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To create a scene with geometrical items, see QGraphicsScene 's documentation. To visualize a scene, you start by constructing a QGraphicsView object, passing the address of the scene you want to visualize to QGraphicsView 's constructor.

Alternatively, you can call setScene to set the scene at a later point. After you call showthe view will by default scroll to the center of the scene and display any items that are visible at this point.

qgraphicsview tutorial

For example:. You can explicitly scroll to any position on the scene by using the scroll bars, or by calling centerOn. By passing a point to centerOnQGraphicsView will scroll its viewport to ensure that the point is centered in the view.

An overload is provided for scrolling to a QGraphicsItemin which case QGraphicsView will see to that the center of the item is centered in the view. If all you want is to ensure that a certain area is visible, but not necessarily centered, you can call ensureVisible instead. QGraphicsView can be used to visualize a whole scene, or only parts of it.

The visualized area is by default detected automatically when the view is displayed for the first time by calling QGraphicsScene::itemsBoundingRect. To set the visualized area rectangle yourself, you can call setSceneRect. This will adjust the scroll bars' ranges appropriately. QGraphicsView visualizes the scene by calling render.

By default, the items are drawn onto the viewport by using a regular QPainterand using default render hints. You can access this widget by calling viewportor you can replace it by calling setViewport. QGraphicsView takes ownership of the viewport widget. QGraphicsView supports affine transformations, using QTransform. You can either pass a matrix to setTransformor you can call one of the convenience functions rotatescaletranslate or shear.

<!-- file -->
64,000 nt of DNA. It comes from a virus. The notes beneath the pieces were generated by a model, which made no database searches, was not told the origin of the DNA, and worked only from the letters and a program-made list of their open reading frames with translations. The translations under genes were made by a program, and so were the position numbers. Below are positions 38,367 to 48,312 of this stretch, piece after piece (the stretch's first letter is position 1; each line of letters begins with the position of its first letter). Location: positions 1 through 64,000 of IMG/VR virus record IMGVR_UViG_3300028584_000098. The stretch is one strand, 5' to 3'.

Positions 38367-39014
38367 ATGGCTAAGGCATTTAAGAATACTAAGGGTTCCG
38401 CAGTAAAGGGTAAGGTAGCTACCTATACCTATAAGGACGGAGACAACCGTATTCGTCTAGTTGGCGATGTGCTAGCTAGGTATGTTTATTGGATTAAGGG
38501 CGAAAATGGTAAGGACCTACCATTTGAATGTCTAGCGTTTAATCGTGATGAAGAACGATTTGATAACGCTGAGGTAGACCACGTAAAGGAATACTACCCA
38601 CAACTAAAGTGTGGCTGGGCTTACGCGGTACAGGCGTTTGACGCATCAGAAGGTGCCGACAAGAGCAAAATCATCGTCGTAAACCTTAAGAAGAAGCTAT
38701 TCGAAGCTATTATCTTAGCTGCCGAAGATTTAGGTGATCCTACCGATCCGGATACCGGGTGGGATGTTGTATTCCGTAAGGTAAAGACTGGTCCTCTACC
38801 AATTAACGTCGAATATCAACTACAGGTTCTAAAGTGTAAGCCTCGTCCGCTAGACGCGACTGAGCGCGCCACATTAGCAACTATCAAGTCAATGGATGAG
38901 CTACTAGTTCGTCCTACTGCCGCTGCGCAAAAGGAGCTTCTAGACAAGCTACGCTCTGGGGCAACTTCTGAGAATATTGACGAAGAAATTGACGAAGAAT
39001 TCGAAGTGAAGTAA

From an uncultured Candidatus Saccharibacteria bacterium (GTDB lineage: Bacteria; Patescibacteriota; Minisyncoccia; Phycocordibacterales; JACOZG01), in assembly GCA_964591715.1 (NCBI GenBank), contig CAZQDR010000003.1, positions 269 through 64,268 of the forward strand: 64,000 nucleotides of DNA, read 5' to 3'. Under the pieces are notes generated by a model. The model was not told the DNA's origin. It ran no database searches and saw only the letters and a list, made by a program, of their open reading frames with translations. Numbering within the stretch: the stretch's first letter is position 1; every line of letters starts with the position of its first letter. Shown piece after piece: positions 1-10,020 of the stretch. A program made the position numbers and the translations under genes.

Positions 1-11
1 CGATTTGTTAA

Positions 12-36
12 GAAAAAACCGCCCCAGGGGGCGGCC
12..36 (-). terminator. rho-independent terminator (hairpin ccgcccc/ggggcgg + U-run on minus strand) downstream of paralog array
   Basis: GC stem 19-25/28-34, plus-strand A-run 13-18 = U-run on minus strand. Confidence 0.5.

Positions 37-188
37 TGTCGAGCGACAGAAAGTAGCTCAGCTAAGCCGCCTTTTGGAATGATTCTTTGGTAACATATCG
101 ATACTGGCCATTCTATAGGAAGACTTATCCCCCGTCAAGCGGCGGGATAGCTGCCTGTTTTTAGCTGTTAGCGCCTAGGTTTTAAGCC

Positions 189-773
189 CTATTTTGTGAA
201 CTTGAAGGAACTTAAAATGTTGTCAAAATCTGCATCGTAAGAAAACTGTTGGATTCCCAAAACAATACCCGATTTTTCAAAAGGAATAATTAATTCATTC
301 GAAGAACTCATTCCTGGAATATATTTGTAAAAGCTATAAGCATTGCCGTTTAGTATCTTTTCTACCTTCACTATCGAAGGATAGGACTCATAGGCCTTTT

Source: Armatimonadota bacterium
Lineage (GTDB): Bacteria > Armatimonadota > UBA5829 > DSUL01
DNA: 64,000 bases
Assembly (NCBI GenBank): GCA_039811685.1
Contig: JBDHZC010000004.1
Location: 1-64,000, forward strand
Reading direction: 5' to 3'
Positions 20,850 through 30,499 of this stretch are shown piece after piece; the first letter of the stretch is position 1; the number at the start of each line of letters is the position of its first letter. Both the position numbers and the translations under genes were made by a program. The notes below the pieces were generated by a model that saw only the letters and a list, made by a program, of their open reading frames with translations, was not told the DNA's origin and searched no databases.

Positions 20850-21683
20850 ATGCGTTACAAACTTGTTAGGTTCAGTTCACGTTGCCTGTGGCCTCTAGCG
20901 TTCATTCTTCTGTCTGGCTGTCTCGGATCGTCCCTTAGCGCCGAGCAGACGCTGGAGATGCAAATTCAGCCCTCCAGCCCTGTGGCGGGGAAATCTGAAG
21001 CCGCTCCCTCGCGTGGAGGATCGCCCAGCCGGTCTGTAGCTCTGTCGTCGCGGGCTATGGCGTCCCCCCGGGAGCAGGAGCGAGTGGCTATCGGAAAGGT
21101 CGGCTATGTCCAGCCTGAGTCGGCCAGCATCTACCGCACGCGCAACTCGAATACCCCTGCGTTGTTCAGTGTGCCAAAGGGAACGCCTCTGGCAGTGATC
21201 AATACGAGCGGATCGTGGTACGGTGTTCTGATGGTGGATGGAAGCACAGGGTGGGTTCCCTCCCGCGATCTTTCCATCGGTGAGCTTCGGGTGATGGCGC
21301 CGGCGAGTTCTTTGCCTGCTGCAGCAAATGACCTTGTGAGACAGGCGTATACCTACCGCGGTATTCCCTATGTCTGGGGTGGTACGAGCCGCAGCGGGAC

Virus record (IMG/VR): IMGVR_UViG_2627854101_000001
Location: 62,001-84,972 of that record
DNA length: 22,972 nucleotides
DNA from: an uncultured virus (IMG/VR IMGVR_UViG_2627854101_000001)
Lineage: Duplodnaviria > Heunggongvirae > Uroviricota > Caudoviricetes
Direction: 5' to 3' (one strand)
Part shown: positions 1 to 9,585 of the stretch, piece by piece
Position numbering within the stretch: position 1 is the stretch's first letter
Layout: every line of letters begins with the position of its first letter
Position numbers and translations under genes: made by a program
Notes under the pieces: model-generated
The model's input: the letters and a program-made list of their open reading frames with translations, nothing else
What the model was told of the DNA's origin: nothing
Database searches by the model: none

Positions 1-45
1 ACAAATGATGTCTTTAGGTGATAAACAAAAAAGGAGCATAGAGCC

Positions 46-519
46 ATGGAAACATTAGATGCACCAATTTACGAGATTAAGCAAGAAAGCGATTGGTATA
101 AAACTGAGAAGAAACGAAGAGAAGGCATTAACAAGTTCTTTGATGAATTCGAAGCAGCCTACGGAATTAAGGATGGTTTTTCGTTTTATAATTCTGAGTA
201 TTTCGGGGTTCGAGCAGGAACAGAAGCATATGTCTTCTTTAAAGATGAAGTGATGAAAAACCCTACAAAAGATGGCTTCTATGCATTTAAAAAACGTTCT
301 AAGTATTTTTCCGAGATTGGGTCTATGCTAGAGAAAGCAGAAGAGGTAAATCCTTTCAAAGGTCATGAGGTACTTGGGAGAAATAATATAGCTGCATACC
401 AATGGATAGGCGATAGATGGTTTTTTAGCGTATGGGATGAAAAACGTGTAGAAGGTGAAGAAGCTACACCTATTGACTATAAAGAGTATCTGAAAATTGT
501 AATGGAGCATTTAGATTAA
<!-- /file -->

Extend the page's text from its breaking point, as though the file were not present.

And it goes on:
The most two common transformations are scaling, which is used to implement zooming, and rotation. QGraphicsView keeps the center of the view fixed during a transformation. Because of the scene alignment setAligmenttranslating the view will have no visual impact. You can interact with the items on the scene by using the mouse and keyboard.

QGraphicsView translates the mouse and key events into scene events, events that inherit QGraphicsSceneEvent, and forward them to the visualized scene. In the end, it's the individual item that handles the events and reacts to them.

For example, if you click on a selectable item, the item will typically let the scene know that it has been selected, and it will also redraw itself to display a selection rectangle.